Alan Murrell, lawyer for poor, dies

Mandel selected him in '71 to create public defender's office

May 05, 1999|By Rafael Alvarez | Rafael Alvarez,SUN STAFF

Alan Hamilton Murrell, a renowned defense attorney who was hand-picked in 1971 to create Maryland's public defender's office, died of pneumonia early yesterday at an Annapolis nursing home. He was 97.

The longtime resident of Ten Hills in Southwest Baltimore served as the state's top public defender from the age of 69 to 88, when he retired.

"To the end, he was bright as a penny," said Joan Whelihan of Potomac, Mr. Murrell's only child. "He left [the defenders' office] in 1990 when my mother became ill. But he loved his work so much, he would have liked to have been carried out."

The son of a Welsh sea captain, Mr. Murrell was a well-dressed, crew-cut man who served in both world wars. One of Maryland's pre-eminent defense attorneys, his passions were his family, cruising around town in a Jaguar roadster and providing the poor with the best legal defense taxpayer's money could buy.

"The person at the bottom is now going to get what he's entitled to -- competent representation," he said upon his appointment by Gov. Marvin Mandel to establish the state's first office to defend indigent citizens.

The system Mr. Murrell nurtured was created with liberal zeal to level the field of justice. Yet in time, it grew into another overworked and bloated bureaucracy and Mr. Murrell -- as combative in the courtroom as he was pleasant in private -- often fought with legislators for the money he believed necessary to run a first-rate law office.

"Murrell was named by Mandel because the governor wanted that office to have instant recognition and prestige," said Edward J. Angeletti, a Baltimore Circuit Court judge who served on Murrell's inaugural staff of public defenders. "I think Alan Murrell took the job reluctantly, but Mandel persuaded him by promising it would be a meaningful law firm for the disadvantaged."

Said Judge Angeletti with admiration: "He had an acerbic wit and method of questioning witnesses that would wither most people, yet he had the elegance of a gentleman."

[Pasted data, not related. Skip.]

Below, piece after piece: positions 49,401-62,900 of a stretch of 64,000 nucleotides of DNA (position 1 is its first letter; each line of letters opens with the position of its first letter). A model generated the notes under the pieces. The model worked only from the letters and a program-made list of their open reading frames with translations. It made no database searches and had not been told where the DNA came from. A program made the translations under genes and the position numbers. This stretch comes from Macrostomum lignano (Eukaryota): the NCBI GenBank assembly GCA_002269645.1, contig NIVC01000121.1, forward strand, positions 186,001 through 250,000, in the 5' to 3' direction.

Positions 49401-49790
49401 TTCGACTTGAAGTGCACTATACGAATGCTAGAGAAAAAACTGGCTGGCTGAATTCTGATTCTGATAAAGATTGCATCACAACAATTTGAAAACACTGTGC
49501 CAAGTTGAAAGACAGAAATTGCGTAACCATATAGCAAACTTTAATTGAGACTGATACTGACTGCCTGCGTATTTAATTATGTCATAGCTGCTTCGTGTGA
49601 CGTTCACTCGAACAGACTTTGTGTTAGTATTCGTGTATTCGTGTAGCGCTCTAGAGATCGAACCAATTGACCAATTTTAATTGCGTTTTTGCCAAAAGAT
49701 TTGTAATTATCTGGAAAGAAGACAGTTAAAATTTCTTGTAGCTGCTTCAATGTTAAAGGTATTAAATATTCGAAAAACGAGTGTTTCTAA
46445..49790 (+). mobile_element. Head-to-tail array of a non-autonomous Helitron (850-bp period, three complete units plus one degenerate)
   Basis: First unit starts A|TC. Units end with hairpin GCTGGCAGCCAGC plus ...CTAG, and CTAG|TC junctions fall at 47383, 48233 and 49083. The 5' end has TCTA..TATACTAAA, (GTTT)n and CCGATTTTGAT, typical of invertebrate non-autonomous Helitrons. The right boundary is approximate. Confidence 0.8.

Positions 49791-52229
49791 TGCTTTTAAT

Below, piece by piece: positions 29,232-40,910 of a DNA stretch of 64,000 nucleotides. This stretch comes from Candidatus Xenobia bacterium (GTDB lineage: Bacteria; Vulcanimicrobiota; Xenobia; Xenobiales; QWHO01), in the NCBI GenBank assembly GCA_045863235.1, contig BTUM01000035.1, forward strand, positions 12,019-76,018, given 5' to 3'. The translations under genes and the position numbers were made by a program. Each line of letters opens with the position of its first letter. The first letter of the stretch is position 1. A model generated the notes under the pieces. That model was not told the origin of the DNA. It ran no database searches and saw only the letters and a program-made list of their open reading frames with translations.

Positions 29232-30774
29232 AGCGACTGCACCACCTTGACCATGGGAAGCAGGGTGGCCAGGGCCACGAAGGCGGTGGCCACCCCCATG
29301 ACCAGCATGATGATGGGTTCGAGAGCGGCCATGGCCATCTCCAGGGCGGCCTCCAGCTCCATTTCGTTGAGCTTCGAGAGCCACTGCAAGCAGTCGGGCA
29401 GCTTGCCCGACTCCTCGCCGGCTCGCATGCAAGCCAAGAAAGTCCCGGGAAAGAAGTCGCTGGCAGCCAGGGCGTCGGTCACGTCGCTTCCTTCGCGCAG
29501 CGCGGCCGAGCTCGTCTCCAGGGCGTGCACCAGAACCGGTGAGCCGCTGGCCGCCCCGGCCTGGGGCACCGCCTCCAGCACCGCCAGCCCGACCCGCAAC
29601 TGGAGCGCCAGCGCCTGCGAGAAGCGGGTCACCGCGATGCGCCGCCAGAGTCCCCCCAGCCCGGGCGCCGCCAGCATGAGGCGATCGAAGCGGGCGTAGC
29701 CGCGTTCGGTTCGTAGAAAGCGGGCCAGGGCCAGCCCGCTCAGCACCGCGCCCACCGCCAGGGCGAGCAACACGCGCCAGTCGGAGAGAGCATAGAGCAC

Born in the Welsh town of Barry near Cardiff, Mr. Murrell came from a long line of sea captains and arrived in America with his family at about age 7. Landing first in Boston, the Murrells moved to Eutaw Place in Baltimore when Mr. Murrell's father became ill and sought out doctors at Johns Hopkins Hospital.

Mr. Murrell, who dropped out of both Boys' Latin and City College, spent summers working as a lifeguard in Ocean City and enlisted in the Navy during World War I when his father died.

After the war, he sailed to Cuba in the merchant marine but hated it, according to Mrs. Whelihan, ending six generations of seagoing Murrells.

In 1929, he married Mildred Deering, who died in 1997. The couple lived from 1929 to 1990 in a house they had built in Ten Hills.

At age 41, Mr. Murrell again joined the Navy after the bombing of Pearl Harbor. He was discharged with the rank of lieutenant commander. Between the wars, his family said, he worked as a door-to-door collector for a local insurance company.

"It was a fluke that he became an attorney," said Mrs. Whelihan. "A family friend told him that only lawyers can collect money, so he earned his GED and went to the University of Baltimore for eight years at night. Right after he graduated law school, they bombed Pearl Harbor and he re-enlisted."

Mr. Murrell, never an especially political man, did not register to vote until he became an assistant state's attorney in Baltimore after World War II. Soon after, he went into private practice and spent nearly the next four decades as a criminal defense attorney until tapped by Mr. Mandel to defend the poor.

"He selected a lot of women for his staff because he believed they were detail-minded and very precise," said Mrs. Whelihan. "He did not believe in the death penalty because he said a lot of mistakes were made along the way and [he] didn't want to be responsible for killing someone."

Mr. Murrell died at Spa Creek Center in Annapolis, where he had lived for the past year. Before then, he and his wife lived at the Charlestown retirement community in Catonsville.

The family is planning a private memorial service.

In addition to his daughter, Mr. Murrell is survived by four granddaughters and seven great-grandchildren.

Memorial donations may be made to the Alan H. Murrell scholarship fund at the University of Baltimore Law School, 1420 N. Charles St., Baltimore 21201.

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